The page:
Aesthetically, there were some soft focus issues here and there, but I think the down-conversion from HD is the culprit. Saich did mention he used a lens adapter that uses 35mm Nikon lenses, and at times it was "really tricky to follow focus."

I am not a big fan of the font used for the opening credits/titles. They reminded me of the stuff we used back in college on the Chyron in our TV production class.

The beginning chase sequence and the "raid" at Mrs. Duncan's house, though well done, have a tiny problem. For each scene, almost in its entirety, there appears to be a spot of dirt on the lens of the camera (bottom center for the chase, top left for the raid).

There were also times where there wasn't enough lighting in a shot, actors might look orangish or lighting would change in the middle of a scene. It was weird to see a meeting held in a dark office during the daytime; the blinds are shut, but the only inside light source is a desk lamp. Or sometimes the blinds were open during the day, but the desk lamps were still being used. Here's the thing though: I imagine lighting for a film is a difficult task on a super-small budget, especially if you're trying to stick to the three-point lighting method.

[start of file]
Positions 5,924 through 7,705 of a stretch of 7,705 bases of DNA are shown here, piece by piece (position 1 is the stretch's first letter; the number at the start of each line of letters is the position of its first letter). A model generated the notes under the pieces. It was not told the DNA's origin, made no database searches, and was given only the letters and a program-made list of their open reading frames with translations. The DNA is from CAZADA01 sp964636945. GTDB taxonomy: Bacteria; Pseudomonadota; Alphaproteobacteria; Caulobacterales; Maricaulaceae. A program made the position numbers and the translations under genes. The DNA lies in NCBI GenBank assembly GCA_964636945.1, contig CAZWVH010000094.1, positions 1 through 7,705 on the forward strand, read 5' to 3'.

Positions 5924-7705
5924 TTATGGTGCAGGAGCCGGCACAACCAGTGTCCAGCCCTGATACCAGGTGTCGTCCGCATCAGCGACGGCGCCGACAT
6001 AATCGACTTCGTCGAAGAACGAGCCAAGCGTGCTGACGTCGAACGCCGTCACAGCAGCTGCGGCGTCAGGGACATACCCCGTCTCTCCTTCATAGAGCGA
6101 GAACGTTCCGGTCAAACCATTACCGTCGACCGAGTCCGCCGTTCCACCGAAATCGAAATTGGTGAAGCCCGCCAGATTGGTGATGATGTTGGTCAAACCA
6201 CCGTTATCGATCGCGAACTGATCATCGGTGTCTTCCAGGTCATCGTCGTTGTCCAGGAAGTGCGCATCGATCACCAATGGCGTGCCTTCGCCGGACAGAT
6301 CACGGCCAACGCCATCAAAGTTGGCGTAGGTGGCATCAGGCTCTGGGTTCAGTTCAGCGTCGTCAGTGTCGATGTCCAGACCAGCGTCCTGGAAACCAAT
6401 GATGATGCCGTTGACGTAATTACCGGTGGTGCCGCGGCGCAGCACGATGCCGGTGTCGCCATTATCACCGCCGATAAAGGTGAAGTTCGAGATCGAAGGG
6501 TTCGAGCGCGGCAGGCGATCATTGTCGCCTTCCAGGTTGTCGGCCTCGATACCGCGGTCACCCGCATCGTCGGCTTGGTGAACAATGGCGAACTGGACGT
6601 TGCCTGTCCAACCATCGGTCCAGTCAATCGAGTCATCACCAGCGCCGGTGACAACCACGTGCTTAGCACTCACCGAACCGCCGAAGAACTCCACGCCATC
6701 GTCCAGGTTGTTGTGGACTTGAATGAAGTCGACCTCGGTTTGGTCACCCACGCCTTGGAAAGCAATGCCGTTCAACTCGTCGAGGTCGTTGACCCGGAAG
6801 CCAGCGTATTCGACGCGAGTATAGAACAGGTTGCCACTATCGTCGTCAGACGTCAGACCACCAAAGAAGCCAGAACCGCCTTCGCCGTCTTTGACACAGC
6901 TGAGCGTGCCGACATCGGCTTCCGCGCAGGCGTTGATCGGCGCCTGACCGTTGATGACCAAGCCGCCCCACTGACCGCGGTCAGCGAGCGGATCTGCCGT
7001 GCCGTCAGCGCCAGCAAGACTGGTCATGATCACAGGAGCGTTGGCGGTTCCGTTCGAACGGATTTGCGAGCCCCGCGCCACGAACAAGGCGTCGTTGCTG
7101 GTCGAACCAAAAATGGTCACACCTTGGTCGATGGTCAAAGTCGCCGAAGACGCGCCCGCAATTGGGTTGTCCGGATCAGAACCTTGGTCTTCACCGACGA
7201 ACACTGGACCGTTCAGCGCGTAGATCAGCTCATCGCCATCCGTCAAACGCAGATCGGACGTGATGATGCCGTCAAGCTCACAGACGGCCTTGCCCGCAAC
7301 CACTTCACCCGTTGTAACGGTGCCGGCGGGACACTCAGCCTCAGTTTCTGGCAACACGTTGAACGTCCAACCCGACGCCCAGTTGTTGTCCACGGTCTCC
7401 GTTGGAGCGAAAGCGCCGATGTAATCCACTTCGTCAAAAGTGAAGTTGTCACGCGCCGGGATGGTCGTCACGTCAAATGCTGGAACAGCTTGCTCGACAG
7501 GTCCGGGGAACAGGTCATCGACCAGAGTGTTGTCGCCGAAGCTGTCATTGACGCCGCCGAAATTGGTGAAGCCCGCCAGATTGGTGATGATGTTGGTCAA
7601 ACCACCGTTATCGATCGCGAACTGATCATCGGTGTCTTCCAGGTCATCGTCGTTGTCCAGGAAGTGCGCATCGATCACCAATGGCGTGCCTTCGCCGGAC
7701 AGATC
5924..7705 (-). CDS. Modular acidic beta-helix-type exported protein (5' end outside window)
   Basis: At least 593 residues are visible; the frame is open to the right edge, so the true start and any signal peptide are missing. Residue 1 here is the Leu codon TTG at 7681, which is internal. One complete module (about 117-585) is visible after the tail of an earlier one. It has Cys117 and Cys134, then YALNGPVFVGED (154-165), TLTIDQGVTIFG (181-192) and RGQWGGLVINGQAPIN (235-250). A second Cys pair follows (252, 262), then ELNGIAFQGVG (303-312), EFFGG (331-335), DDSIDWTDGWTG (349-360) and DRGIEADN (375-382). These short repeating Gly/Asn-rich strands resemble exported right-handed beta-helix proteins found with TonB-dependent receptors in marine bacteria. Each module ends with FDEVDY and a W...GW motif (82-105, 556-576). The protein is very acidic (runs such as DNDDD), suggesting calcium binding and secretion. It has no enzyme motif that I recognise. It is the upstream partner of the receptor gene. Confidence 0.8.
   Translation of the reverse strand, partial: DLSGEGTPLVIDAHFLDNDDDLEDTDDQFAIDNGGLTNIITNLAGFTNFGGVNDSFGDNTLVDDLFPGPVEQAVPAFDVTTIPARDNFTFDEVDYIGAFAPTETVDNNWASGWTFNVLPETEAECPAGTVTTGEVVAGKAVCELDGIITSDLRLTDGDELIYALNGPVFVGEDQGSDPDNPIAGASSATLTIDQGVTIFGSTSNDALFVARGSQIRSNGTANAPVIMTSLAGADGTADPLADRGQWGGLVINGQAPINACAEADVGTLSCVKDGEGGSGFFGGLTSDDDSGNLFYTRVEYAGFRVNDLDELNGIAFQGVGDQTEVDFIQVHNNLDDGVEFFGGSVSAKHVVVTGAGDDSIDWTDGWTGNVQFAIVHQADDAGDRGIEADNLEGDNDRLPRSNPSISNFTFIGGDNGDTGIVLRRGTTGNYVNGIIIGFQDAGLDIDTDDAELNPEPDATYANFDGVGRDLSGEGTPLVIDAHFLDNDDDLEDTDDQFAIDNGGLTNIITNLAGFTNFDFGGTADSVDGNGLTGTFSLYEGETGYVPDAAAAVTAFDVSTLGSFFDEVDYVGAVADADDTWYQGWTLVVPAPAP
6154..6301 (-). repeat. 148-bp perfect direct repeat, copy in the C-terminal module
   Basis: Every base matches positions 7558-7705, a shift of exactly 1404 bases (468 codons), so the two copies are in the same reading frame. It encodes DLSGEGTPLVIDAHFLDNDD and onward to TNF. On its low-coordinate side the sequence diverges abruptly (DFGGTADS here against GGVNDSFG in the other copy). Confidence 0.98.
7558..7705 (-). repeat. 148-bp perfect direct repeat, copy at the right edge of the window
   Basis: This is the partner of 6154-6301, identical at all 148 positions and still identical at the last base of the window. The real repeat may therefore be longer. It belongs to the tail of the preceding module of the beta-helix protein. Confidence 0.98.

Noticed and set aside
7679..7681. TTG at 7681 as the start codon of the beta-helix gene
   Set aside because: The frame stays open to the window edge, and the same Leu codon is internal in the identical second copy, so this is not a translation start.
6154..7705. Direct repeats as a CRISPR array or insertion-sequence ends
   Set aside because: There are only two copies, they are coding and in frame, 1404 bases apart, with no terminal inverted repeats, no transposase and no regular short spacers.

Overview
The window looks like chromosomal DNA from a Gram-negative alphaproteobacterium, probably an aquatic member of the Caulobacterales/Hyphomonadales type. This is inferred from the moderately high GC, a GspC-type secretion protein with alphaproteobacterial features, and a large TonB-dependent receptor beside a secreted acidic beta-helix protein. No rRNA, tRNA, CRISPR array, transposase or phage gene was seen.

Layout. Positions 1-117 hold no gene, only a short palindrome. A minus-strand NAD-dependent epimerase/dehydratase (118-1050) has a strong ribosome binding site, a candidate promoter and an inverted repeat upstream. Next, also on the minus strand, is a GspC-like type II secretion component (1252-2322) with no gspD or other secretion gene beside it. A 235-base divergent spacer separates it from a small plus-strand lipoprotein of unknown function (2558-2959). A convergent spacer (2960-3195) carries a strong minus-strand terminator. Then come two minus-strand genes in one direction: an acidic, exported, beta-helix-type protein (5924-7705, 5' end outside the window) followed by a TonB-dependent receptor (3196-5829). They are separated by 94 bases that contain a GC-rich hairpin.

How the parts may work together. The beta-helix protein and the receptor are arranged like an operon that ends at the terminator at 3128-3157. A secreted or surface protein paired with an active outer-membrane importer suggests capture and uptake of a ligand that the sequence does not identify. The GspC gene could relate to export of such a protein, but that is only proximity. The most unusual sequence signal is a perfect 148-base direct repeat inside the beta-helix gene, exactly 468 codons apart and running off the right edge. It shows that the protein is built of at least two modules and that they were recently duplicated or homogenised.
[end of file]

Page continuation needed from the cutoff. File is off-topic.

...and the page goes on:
Budget is also a factor as far as casting goes. Most, if not all, of the actors are locals either involved in Asheville's theater community or employees of WLOS. The main issues here are emotion and line delivery. Mr. Duncan doesn't seemed too shocked or scared that someone has broken into his apartment; his first line to the intruder defends his choice of Scotch. The same thing goes for Mrs. Duncan (Susie Sabala) when she confronts her ex. Excluding Puckett, Boughton and John Le, oftentimes the dialogue doesn't come across as very conversational and some lines seem forced. There is one instance where the word "soil" is pronounced "soul," and it just leaves you shaking your head. Also, the first time Frank (Garcia) tags along with the FBI, he has a line - "Any other family?" - that must have been added in post because his lips clearly aren't moving, and it sounds different than the rest of the audio.